Today Eater returns to Baltimore, Maryland to focus on 12 newish restaurants that have been garnering some serious buzz. Once again, local food writer Ryan Detter has kindly offered up his picks of the city’s hottest openings from the past 12 months.
It comes as no surprise that there’s plenty of options for shellfish lovers — Maryland crab is famous for a reason, seriously — and right now the city is crushing on oysters and raw bar plateaus (Dylan’s Oyster Cellar, Gunther & Co., Loch Bar). Wood-fired pizza is also having a moment (Paulie Gee’s, Cosima). As in other American cities, Baltimore is racking up new food halls (R. House), exploring accessible French fare (Colette), and showing up for fast-casual concepts (Ekiben).
1 Dylan’s Oyster Cellar
What started as a pop-up in the summer of 2014 has finally led to proprietor Dylan Salmon’s brick and mortar ode to bivalves in hip Hampden. Think white-tiled floors, classic cocktails, clams, whole fish, and oysters of all varieties prepared raw, fried, and more. The paint on the walls has barely dried, having just opened in December, but Instagram is already abuzz with the pan-roasted oysters.
2 Paulie Gee’s Hampden
It took a while, but this outpost of the famed Brooklyn pizzeria by the same name finally opened to much fanfare this past summer. The former Hampden Republican Club has been transformed into a Neapolitan-style pizza lover’s haven with ample wood paneling, two straight-from-Italy wood-burning ovens, and a bar tucked away in the back. An impressive list of 31 pizzas includes a variety of creative toppings (Meyer lemons, local brisket, hot chile oil) and an entire vegetarian section.
3 Cosima Mill No. 1
Tucked away inside an old, refurbished mill, you’ll find this modern tribute to Sicilian cuisine. Owner Donna Crivello’s team is serving up wood-fired pizzas, smoked mozzarella arancini, pastas, and elevated takes on entrees that are inspired by Crivello’s grandmother (the restaurant’s namesake). The space includes a sleek bar for small plates and cocktails, an industrial-meets-chic dining room, and a picturesque outdoor patio that overlooks the Jones Falls’ babbling brooks. (Valet recommended.)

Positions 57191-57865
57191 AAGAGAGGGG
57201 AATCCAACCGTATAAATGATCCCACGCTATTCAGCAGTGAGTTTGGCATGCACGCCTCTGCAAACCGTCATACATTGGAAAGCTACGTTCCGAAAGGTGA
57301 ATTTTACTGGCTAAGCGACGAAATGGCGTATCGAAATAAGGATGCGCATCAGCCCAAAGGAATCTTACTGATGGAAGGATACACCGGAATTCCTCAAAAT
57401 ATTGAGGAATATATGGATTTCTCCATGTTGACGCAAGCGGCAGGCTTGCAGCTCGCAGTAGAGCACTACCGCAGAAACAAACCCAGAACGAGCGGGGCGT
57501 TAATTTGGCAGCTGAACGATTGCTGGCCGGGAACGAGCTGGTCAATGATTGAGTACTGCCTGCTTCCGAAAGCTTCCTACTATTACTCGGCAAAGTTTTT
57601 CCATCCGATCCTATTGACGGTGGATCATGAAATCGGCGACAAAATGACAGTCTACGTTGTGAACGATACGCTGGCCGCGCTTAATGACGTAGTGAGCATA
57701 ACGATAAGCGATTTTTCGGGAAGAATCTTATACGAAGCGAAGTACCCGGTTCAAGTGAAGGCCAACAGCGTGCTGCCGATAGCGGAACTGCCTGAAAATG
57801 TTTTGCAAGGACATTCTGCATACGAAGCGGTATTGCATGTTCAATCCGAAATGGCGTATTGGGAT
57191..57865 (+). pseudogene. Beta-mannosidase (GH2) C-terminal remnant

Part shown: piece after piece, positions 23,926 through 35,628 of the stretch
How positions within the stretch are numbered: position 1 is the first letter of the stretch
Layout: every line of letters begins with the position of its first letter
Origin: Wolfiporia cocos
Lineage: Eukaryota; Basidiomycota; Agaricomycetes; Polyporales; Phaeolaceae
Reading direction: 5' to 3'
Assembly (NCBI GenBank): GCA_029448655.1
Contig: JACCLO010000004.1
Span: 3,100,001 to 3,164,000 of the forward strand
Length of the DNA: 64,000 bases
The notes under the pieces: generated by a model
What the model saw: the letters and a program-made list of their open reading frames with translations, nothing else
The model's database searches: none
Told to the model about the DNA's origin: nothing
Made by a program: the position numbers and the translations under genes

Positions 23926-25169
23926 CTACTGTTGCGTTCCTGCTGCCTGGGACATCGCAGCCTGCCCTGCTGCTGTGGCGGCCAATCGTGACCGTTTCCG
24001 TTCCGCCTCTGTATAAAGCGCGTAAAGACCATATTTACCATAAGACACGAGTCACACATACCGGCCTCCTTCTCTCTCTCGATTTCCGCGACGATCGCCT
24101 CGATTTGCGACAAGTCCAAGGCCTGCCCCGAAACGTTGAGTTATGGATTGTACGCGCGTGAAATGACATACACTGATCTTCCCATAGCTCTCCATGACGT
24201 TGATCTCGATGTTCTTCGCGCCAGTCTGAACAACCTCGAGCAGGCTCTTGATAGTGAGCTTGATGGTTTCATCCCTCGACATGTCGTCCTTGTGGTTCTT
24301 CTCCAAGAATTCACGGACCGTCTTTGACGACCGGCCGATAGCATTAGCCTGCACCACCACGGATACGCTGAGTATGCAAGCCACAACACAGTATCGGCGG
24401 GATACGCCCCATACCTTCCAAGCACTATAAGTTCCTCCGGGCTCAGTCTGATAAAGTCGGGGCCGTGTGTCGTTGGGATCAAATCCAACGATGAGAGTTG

4 R House
The second food hall to open in Baltimore in as many years, this former auto body shop has been totally revamped into a modern, industrial space serving trend-forward food from local chef-driven stalls. With coffee and breakfast (Ground & Griddled), traditional tacos (Amano Taco), massive fried chicken sandwiches (BRD), handmade arepas (White Envelope), vegetarian fare (Stall 11), Mediterranean street food (ARBA), Korean (BeBim), poke bowls (Hilo), desserts (Little Baby’s Ice Cream, BLK // Sugar), and a 40-seat bar, there’s something for everyone.
The owner of Station North’s highly touted Bottega opened this sister restaurant early last year to ravereviews. Adrien Aeschliman has taken the charming experience of his first restaurant, but added a bar serving classic cocktails and a menu that focuses on unfussy French fare. The menu changes regularly, but expect seasonal vegetables, proteins such as quail and stuffed rabbit, whole fish, the well-known Gruyère beignets, and an approachable wine list.
6 Wet City